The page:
Idaho Human Rights Day
Every individual deserves to be treated with respect, dignity and fairness. Upholding human rights means promoting equality and justice for all, regardless of gender, race, religion or sexual orientation.
Celebrated in the state of Idaho in the United States, Idaho Human Rights Day recognizes and honors the progress made towards civil rights and equality for all people. The holiday was established in 1990 in order to remember the work of those who sought to protect human rights in Idaho and around the world, and to continue advocating towards a fair and equal society.
History of Idaho Human Rights Day
Located in the north west of the United States, Idaho was inhabited by Native American tribes for thousands of years, before it was admitted to the Union in 1890. The Lewis and Clark expedition passed through the state in 1805, and it was later explored and settled by European-American fur traders and miners.
Idaho’s early economy was based on agriculture, mining, and forestry, and it is still an important agricultural state today. It is known for its production of potatoes, wheat, and other crops, as well as for its livestock and dairy industries. It’s also home to many natural resources, including timber, minerals, and hydroelectric power, which have played a significant role in its economic development.
Throughout its history, Idaho has been shaped by its diverse cultures, geography, and economic opportunities. It has a rich history and cultural heritage that continues to influence the state today.
In 1990, the Idaho legislature established Idaho Human Rights Day which is celebrated on the third Monday in January each year.
Idaho Human Rights Day Timeline
July 3, 1890
Idaho becomes a state
On this date, Idaho is admitted to the Union as the 43rd state.
January 15, 1929
Martin Luther King Jr. is born
Born in Atlanta, Georgia, Martin Luther King Jr. eventually becomes a Baptist minister and civil rights leader who advocates for racial equality and nonviolence. King becomes a prominent figure in the American civil rights movement and is known for his role in the advancement of civil rights using nonviolent civil disobedience based on his Christian beliefs.
July 2, 1964
Civil Rights Act is passed
A significant milestone in the history of civil rights in the United States, the Civil Rights Act is signed into law by President Lyndon B. Johnson. The Civil Rights Act prohibits discrimination on the basis of race, color, religion, sex, or national origin in employment, voting, and public accommodations. It also establishes the Equal Employment Opportunity Commission to monitor and address discrimination in the workplace.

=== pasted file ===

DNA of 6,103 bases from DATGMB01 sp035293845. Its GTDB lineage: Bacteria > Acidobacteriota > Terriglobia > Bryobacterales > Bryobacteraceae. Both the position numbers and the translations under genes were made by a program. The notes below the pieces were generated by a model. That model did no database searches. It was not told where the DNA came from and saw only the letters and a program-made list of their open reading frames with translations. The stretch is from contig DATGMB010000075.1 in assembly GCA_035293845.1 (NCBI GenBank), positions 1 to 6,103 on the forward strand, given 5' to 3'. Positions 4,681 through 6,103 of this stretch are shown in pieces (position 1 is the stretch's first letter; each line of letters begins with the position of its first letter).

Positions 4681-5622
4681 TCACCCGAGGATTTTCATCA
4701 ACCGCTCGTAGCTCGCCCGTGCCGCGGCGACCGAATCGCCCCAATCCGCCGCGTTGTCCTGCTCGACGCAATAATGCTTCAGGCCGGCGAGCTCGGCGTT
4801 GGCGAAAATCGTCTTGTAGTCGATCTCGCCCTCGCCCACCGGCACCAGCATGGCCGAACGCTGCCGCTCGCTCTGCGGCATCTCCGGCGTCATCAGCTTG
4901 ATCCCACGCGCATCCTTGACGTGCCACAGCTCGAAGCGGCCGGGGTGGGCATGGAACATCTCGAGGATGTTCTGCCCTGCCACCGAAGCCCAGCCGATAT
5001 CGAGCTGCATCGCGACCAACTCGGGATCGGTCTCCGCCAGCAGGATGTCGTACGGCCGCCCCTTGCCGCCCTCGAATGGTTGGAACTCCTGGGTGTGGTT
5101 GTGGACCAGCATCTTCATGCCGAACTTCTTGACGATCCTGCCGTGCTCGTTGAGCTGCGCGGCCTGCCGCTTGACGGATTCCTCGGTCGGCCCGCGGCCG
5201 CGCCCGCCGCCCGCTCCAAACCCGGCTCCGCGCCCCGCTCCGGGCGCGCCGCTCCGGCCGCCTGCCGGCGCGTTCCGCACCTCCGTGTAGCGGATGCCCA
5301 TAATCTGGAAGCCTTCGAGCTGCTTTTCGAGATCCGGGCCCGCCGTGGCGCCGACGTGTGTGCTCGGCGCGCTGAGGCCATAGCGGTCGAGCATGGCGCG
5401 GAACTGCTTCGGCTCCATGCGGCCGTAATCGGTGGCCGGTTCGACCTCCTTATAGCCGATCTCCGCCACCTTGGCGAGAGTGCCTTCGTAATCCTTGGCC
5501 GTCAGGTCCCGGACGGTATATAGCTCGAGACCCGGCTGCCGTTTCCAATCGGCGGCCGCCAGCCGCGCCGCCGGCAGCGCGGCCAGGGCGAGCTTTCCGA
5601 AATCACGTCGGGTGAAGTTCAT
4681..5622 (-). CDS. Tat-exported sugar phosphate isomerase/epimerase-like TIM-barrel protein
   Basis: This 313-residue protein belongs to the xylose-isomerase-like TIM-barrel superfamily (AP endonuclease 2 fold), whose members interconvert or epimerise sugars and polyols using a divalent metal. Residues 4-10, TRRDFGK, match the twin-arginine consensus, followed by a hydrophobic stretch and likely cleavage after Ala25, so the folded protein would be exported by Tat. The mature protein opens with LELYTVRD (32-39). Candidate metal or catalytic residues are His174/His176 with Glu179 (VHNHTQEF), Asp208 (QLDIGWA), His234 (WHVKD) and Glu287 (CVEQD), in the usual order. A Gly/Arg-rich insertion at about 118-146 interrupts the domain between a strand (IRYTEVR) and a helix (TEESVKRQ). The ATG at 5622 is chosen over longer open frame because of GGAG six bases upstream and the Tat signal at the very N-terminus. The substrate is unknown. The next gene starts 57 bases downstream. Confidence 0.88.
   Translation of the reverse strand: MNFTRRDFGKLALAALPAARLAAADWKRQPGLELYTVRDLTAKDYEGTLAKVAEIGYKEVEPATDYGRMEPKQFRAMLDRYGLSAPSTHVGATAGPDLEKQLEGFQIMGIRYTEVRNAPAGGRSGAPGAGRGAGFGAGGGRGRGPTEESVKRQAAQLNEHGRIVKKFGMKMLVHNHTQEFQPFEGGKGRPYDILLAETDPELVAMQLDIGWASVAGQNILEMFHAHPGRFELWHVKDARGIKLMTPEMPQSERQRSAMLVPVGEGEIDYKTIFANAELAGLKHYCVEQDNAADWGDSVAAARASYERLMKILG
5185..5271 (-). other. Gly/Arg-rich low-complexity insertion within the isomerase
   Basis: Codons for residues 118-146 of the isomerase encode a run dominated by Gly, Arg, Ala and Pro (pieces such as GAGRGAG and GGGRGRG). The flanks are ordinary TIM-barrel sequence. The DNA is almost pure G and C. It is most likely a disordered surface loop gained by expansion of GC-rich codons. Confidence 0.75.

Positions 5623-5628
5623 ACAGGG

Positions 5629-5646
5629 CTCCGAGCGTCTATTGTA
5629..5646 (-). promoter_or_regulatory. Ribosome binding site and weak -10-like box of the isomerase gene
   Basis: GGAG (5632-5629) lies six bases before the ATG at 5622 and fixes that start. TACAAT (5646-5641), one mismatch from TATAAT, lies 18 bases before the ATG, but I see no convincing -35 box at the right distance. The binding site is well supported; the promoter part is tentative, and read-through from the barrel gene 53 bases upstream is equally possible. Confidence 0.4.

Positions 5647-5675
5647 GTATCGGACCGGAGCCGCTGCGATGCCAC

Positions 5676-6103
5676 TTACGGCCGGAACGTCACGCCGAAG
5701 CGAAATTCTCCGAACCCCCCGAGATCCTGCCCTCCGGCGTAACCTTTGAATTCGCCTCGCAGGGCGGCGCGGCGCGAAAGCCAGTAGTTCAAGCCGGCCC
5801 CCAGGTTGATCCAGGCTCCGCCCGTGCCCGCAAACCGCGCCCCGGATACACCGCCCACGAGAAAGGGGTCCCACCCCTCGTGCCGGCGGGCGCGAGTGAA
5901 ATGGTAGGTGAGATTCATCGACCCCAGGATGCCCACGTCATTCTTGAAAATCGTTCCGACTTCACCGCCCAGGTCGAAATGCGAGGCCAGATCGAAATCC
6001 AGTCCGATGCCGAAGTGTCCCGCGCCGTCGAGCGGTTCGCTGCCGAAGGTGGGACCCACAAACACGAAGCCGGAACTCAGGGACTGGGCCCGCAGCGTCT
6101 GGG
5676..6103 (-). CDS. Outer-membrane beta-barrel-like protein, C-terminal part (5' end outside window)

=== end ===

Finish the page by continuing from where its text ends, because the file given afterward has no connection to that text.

April 4, 1968
Martin Luther King Jr. is assassinated
In Memphis, Tennessee, Martin Luther King Jr. is shot and killed by James Earl Ray while standing on the balcony of his hotel room. King’s assassination is a major event in the civil rights movement and a turning point in the struggle for racial equality in the United States.
April 10, 1990
Idaho Human Rights Day is established
The Idaho legislature founds Idaho Human Rights Day.
How to Celebrate Idaho Human Rights Day
There are many ways to celebrate and support the ideals of human rights and equality. Here are three suggestions:
Find Out More About Human Rights Issues
One of the best ways to celebrate is to learn more about the history of human rights and the ongoing struggles for equality and justice. You can read books or articles, watch documentaries or films, or attend lectures or workshops on these topics.
You can also share this knowledge with others, whether through discussions with friends and family, hosting a film screening or book club, or participating in a community education event.
Get Involved in Human Rights Advocacy and Activism
Another way to celebrate is to actively work to promote human rights in your community and beyond. This can involve participating in rallies, peaceful protests, or other forms of direct action to raise awareness of specific issues or causes.
It can also involve volunteering your time or resources to organizations that work on human rights issues, such as civil rights groups, refugee or immigrant advocacy organizations, or community-based social justice initiatives.
Practice Empathy and Inclusivity in Your Everyday Life
Idaho Human Rights Day is also a good opportunity to reflect on your own attitudes and behaviors and consider how you can be more supportive of human rights in your daily life. This can involve treating others with respect and kindness, regardless of their background or circumstances.
This can also mean being more inclusive and welcoming in your interactions with others, and making an effort to understand and appreciate the diversity of perspectives and experiences in your community.
Celebrate Human Rights Champions
Idaho Human Rights Day is a time to celebrate the achievements and contributions of those who have fought for human rights and equality, both in Idaho and worldwide. You can honor these individuals by learning about their work, sharing their stories, and expressing your appreciation for their efforts.
Other ways to pay tribute to these human rights champions can be made through volunteering with organizations that carry on their legacy, supporting causes that were important to them, or simply acknowledging their impact on your own life and the lives of others.